I then applied the first dry glaze to the rocks, and added a second wash on the trees using Quinacridones and sediments. Note the depth of color in the sky wash, a combination of Ultramarine Blue and Quinacridone Violet. Ultramarine and Cerulean are added to the water.
I painted the tree trunks first with Quinacridone Burnt Orange and Phthalo Blue, then brushed over with Cerulean Blue and Quinacridone Burnt orange for texture. I fine-tuned the water with Cobalt Blue and the distant hills with Cobalt Blue and Quinacridone Rose. The nearer dark green hill started with Phthalo Blue and Green, adding Green Gold and Quinacridone Burnt Orange as it neared the bottom. Note that with the heavy working of the bottom of the fir trees on the right, there are now “wash up” scars. Also note that although quite dark, the warm glow of the stains is still visible.
Caroline Buchanan’s Staining Color Choices:
• Alizarin Crimson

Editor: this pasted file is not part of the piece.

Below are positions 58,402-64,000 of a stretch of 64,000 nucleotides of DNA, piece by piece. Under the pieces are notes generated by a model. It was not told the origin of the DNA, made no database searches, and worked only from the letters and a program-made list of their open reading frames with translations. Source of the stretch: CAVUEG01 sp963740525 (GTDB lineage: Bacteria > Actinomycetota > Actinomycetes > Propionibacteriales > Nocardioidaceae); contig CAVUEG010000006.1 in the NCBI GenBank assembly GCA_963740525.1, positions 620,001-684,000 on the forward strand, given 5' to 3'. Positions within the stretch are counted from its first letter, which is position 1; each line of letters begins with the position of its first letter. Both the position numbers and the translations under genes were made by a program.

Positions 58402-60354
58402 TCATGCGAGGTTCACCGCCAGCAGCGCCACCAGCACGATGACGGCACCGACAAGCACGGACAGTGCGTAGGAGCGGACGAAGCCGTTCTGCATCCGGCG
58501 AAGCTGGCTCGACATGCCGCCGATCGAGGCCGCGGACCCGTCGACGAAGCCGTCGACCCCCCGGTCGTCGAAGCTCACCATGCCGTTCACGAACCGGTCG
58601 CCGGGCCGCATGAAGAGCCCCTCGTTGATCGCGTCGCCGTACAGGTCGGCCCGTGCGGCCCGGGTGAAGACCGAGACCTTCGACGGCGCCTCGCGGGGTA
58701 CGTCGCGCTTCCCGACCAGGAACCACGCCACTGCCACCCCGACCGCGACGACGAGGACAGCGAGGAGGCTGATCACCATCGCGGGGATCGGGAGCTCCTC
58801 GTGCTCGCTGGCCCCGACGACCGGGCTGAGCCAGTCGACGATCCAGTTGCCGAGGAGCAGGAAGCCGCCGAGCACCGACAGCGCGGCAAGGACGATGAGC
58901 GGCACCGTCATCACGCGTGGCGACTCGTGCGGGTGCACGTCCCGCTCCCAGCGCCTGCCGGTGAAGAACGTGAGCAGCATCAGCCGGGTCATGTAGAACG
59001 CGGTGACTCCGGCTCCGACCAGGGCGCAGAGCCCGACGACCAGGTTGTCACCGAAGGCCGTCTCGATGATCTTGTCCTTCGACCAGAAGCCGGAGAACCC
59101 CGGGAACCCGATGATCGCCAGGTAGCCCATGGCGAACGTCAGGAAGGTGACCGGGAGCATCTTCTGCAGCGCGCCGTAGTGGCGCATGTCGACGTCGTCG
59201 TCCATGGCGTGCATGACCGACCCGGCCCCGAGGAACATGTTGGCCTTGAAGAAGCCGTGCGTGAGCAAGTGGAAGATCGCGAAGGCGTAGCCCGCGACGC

• Anthraquinoid Red
• Cobalt Green
• Cobalt Teal
• Hansa Yellow
• Hooker’s Green
• Payne’s Gray
• Perinone Orange
• Quinacridone Magenta
• Prussian Blue
• Quinacridone Violet
Caroline Buchanan’s Sedimentary Color Choices:
• Cadmium Orange Hue
• Cerulean Blue
• Cobalt Violet
• Indian Red
• Ultramarine Blue
• Ultramarine Violet
Caroline Buchanan’s Transparent (Luminous) Choices:
• Aureolin (Cobalt Yellow)
• Cobalt Blue
• Viridian Green
Caroline Buchanan’s Quinacridone Choices:
• Quinacridone Gold
• Quinacridone Burnt Orange
• Quinacridone Rose
• Quinacridone Violet
• Quinacridone Coral
• Quinacridone Magenta
Caroline Buchanan’s Other DANIEL SMITH Color Choices:
• Cadmium Yellow Light Hue
• Rich Green Gold